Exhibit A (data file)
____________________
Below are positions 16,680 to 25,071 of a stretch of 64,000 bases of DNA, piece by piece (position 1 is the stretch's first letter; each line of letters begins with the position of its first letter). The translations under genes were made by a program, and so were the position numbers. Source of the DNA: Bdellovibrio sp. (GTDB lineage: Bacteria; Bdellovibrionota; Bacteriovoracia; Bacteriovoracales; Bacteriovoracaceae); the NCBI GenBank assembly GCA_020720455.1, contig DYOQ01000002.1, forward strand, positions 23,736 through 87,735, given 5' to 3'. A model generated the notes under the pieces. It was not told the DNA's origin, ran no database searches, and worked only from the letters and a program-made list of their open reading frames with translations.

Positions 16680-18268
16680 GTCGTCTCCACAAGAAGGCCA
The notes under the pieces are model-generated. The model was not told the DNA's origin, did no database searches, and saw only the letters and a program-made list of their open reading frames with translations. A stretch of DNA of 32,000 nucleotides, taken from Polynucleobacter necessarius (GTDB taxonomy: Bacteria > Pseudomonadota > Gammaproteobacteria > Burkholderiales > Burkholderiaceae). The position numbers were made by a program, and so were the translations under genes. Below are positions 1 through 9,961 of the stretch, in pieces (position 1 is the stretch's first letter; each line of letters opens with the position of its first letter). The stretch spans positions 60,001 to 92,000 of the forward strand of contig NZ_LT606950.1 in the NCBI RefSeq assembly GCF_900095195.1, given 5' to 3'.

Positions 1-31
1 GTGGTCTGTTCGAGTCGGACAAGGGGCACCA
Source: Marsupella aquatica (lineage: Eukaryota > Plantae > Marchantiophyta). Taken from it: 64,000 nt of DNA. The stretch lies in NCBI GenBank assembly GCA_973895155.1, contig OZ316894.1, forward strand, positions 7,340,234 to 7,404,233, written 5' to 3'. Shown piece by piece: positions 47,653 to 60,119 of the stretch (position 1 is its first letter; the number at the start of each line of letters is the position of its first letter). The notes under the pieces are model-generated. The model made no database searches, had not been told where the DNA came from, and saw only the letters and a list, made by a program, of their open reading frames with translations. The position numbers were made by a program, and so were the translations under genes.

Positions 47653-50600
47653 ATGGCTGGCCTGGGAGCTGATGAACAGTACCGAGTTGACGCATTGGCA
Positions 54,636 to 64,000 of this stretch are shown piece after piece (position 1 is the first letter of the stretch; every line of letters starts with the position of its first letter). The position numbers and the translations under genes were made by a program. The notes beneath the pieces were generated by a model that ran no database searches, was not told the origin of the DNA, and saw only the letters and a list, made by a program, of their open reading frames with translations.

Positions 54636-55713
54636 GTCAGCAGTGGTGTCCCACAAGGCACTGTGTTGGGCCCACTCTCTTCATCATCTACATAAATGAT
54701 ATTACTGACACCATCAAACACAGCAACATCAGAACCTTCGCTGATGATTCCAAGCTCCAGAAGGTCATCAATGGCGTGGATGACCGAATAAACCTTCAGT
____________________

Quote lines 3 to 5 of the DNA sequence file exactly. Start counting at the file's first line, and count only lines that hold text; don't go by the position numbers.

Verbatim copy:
16680 GTCGTCTCCACAAGAAGGCCA
The notes under the pieces are model-generated. The model was not told the DNA's origin, did no database searches, and saw only the letters and a program-made list of their open reading frames with translations. A stretch of DNA of 32,000 nucleotides, taken from Polynucleobacter necessarius (GTDB taxonomy: Bacteria > Pseudomonadota > Gammaproteobacteria > Burkholderiales > Burkholderiaceae). The position numbers were made by a program, and so were the translations under genes. Below are positions 1 through 9,961 of the stretch, in pieces (position 1 is the stretch's first letter; each line of letters opens with the position of its first letter). The stretch spans positions 60,001 to 92,000 of the forward strand of contig NZ_LT606950.1 in the NCBI RefSeq assembly GCF_900095195.1, given 5' to 3'.

Positions 1-31